Nintendo's 7 Biggest Failures and What They Taught Us

GameCube (2001)
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From the Virtual Boy to the disastrous deal with Sony that led to the PlayStation – Nintendo has had a few big misses

From the Virtual Boy to the disastrous deal with Sony that led to the PlayStation – Nintendo has had a few big misses

GameCube (2001)

With its idiosyncratic box-like looks, strange controller design and miniaturised optical discs, the GameCube was always an offbeat proposition. Originally known by the codename Dolphin, it was intended as a highly playful, almost toy-like machine, that also offered modern features like internet operability. Designer Ashida Kenichiro had observed how gamers became personally attached to their consoles and wanted something cute and easy to carry around. The architecture, designed by N64 chipset guru Dr Wei Yen, offered a custom IBM PowerPC chip and ATI "Flipper" graphics processor that could push 12 million polygons a second – an impressive feat for the time, although for context: the PlayStation 4 can push 1.6 billion polygons a second – it was intended to be developer friendly and powerful. At E3 in 1999, Howard Lincoln proclaimed, "We are absolutely confident that Dolphin's graphics will equal or exceed anything our friends at Sony can come up with for Playstation 2."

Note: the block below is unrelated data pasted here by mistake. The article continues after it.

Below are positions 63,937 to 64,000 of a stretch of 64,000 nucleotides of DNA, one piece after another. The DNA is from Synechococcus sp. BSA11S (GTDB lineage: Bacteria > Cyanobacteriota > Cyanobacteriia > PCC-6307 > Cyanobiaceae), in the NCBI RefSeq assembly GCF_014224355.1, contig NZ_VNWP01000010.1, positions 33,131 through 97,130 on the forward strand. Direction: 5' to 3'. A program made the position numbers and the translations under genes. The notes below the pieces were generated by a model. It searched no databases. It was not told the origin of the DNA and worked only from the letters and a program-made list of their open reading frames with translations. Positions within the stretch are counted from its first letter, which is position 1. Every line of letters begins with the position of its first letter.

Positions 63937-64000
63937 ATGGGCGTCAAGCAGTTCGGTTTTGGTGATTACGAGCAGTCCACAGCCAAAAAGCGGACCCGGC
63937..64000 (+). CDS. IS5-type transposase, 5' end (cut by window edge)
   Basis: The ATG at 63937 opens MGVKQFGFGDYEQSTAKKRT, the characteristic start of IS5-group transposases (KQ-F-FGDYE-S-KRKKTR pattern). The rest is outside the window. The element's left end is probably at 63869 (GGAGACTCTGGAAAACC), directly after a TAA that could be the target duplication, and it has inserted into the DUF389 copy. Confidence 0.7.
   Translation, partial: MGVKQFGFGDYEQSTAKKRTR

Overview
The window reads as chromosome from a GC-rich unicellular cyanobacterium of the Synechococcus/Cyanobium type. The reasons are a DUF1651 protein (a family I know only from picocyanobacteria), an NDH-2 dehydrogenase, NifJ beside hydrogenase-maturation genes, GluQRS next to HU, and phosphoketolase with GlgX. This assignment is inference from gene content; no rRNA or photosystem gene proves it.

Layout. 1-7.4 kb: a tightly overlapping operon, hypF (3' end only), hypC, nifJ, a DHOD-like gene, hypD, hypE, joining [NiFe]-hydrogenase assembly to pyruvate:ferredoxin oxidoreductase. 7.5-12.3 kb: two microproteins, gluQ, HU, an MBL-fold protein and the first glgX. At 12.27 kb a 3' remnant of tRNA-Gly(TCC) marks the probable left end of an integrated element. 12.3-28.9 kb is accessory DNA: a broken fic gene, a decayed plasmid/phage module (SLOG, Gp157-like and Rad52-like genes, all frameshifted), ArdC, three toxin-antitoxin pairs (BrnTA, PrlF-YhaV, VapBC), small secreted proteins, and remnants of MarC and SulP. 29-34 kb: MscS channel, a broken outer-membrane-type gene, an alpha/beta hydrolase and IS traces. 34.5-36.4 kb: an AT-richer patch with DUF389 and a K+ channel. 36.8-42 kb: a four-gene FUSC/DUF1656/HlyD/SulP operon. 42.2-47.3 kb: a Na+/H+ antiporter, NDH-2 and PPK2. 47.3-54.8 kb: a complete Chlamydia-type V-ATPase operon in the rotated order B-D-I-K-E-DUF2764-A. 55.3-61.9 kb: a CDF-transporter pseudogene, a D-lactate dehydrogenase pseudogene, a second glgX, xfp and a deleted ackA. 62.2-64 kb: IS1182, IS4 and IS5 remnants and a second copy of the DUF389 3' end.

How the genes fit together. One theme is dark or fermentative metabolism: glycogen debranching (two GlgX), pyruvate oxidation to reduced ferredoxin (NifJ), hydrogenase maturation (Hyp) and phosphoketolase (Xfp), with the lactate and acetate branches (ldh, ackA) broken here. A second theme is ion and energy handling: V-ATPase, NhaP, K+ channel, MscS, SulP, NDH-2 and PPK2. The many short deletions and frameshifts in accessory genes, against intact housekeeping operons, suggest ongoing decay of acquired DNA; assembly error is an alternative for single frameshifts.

However, delays to the machine's launch meant Sony was able to come out with its PlayStation 2 a year before GameCube, offering a much more powerful processor – and Xbox would follow shortly after, providing a whole new proposition. Nintendo delayed getting development kits out to third-party studios, its licensing fees were higher, and it was tough to build GC support into the new era of multi-platform release schedules so studio support quickly waned. Just over 20 million units were sold, ten million less than the N64, making this Nintendo's lowest selling machine – until the Wii U some eleven years later.

What we learned: GameCube was too similar to the N64 in its design philosophy, which meant, once again, developers were cautious about supporting it – and they weren't getting the support they needed from Nintendo. There needed to be a major re-think. In fact, Miyamoto said that the tribulations he went through working on the GameCube controller (which was iterated several times during the console's development) made him re-think his entire approach to gaming interfaces, leading directly to the epoch-shattering Wii Remote controller.

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